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BY ALINE REYNOLDS | Tina Carr, a resident of the Seward Park Co-op, has always been nervous whenever crossing the precarious intersection at Delancey and Clinton Sts. But now her jitteriness has reached new levels, after having witnessed the death of Dashane Santana, 12, who was fatally struck by a minivan there the afternoon of Fri., Jan. 13.
“I saw a girl lying in a pool of blood. It was very traumatic,” said Carr, who has three young children of her own. “I cross here between two and four times a day.”
Carr is one of the many community members that bravely dash across Delancey St. at the foot of the Williamsburg Bridge every day to try to make it from one side of the extra-wide street to the other before cars start barreling in their direction. If they don’t wish to stand in the median, they have less than half a minute — exactly 22 seconds — to traverse 10 lanes of vehicular traffic.
The Delancey St. corridor, which stretches westward from the bridge to Bowery, is considered one of Manhattan’s deadliest thoroughfares. A total of 82 accidents occurred at the intersection of Clinton and Delancey Sts. between spring 2008 and spring 2011, 13 of which involved pedestrians or bicyclists. During the same period, 80 accidents took place at the intersection of Essex and Delancey Sts., 29 of which involved pedestrians or bicyclists, according to data from the state Department of Transportation.
In an effort to lower the accident rate, the city’s Department of Transportation has prepared a new Delancey St. safety plan. This plan will be unveiled at a Community Board 3 “Special Transportation Committee Meeting on Delancey St.,” to be held next Wed., Feb. 8, at 6:30 p.m. at the Seward Park Co-operative, 268 East Broadway at Montgomery St. Scott Gastel, a D.O.T. spokesperson, declined to comment on the initative’s details prior to the meeting.
The plan is largely the outgrowth of a working group state Senator Daniel Squadron convened in the fall to brainstorm on safety improvement tactics for Delancey St. Since last August, the city has installed pedestrian countdown signals, increased pedestrian crossing times and extended median refuge areas along the Delancey corridor. D.O.T. is now finishing up an extension of the pedestrian refuge area in the middle of the Delancey-Clinton intersection, where Santana was killed.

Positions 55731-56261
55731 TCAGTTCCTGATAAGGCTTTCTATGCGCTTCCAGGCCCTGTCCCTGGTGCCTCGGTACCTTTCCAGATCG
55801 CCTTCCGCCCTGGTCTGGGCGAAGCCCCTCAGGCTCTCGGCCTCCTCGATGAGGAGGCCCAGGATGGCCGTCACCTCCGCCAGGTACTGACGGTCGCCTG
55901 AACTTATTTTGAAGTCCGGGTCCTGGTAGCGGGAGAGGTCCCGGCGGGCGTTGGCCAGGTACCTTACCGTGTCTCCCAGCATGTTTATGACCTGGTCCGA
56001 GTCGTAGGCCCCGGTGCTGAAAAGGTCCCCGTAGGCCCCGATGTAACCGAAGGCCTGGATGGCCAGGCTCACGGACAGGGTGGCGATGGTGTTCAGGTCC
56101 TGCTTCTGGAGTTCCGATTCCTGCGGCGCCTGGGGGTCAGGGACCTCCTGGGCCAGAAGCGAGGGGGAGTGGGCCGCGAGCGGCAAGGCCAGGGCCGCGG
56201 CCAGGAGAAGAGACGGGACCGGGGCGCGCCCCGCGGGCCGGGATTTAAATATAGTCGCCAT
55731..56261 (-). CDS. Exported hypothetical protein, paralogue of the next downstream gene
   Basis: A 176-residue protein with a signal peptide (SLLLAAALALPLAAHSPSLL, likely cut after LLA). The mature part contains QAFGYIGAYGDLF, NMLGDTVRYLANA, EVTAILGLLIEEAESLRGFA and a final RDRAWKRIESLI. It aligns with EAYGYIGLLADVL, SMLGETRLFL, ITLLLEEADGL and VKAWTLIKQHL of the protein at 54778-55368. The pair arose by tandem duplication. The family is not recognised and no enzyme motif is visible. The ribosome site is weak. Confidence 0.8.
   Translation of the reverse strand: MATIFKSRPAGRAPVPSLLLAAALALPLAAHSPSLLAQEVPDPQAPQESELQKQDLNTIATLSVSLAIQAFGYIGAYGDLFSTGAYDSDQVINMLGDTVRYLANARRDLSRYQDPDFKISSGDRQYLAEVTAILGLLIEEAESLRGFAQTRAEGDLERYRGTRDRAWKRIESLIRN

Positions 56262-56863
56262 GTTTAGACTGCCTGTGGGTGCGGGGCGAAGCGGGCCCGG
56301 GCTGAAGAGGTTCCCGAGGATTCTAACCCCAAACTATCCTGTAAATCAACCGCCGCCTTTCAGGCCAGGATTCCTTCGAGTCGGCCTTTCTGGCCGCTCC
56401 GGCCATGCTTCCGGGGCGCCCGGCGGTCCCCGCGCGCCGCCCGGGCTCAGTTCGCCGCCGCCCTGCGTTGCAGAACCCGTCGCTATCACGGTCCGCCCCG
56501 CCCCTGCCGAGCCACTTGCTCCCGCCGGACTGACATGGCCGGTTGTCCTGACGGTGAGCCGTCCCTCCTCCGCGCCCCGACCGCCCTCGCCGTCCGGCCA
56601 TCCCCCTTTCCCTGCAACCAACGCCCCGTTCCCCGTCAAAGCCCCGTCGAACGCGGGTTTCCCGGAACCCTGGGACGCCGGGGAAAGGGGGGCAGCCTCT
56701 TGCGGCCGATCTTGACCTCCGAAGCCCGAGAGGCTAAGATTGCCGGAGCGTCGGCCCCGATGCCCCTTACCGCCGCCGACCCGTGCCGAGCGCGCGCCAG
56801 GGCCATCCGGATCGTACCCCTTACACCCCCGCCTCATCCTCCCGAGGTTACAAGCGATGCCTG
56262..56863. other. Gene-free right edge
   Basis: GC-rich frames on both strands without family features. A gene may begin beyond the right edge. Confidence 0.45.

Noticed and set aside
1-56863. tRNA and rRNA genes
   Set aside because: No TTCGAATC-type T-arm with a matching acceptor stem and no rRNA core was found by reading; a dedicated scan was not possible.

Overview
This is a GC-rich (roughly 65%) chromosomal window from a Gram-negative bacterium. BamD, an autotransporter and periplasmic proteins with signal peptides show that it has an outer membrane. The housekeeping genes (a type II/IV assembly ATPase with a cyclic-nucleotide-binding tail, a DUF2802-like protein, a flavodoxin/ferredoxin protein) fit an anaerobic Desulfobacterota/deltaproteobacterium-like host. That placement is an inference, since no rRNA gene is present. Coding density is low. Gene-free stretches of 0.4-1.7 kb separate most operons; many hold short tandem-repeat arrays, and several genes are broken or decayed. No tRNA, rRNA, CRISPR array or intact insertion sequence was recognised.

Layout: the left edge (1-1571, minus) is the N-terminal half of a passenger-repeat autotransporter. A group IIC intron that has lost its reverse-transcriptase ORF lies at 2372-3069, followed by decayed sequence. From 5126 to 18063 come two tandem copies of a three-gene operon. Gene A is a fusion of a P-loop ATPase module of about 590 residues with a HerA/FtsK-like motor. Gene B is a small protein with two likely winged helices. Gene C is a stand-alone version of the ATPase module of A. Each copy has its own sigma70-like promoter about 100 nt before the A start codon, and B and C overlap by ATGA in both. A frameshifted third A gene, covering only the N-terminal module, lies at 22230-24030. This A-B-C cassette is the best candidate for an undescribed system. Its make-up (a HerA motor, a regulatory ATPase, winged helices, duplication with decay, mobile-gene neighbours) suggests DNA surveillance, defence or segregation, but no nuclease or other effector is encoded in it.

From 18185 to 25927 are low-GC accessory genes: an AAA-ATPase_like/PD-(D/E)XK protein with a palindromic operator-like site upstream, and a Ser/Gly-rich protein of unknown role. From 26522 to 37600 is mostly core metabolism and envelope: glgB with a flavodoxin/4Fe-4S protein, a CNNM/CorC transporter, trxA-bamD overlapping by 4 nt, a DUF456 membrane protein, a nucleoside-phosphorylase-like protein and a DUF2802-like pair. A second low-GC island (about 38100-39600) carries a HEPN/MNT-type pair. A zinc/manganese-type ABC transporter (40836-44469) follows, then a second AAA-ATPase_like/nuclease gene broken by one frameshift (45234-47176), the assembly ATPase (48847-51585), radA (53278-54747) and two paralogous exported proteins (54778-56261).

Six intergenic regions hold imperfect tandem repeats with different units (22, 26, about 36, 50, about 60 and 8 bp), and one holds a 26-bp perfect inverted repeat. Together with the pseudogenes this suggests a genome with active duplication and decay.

But Lower East Siders and their elected officials contend these changes aren’t enough.
“Delancey needs nothing short of a safety overhaul now, which means looking at solutions like stop lines and turning restrictions, as well as improved medians and crossing times,” said Squadron. “I look forward to the new plan, and I hope that it moves us toward the safer Delancey that is critical to all users.”
Teenager Lucelny Ruiz, who crosses the Delancey-Clinton intersection five times a day, said she often feels she’s risking her life.
“If they were to change the timing in the crossing and give at least 40 seconds, it would be better,” Ruiz said. “Now, if I want to get across, I have to run.”
Gastel said crossing times adhere to federal guidelines, and that signals are designed to allow pedestrians to make it to at least the median, if not to the other side of the street.
“Each intersection is different, and signal timing is based on criteria, such as intersection geometry and traffic and pedestrian volumes,” he noted.
Rita Morales, 71, who also crosses the dangerous intersection daily, charged that cars often run red lights.
“They must have a policeman here, because people do whatever they want when they drive the car,” she said. “They don’t care if they kill you or kill me.”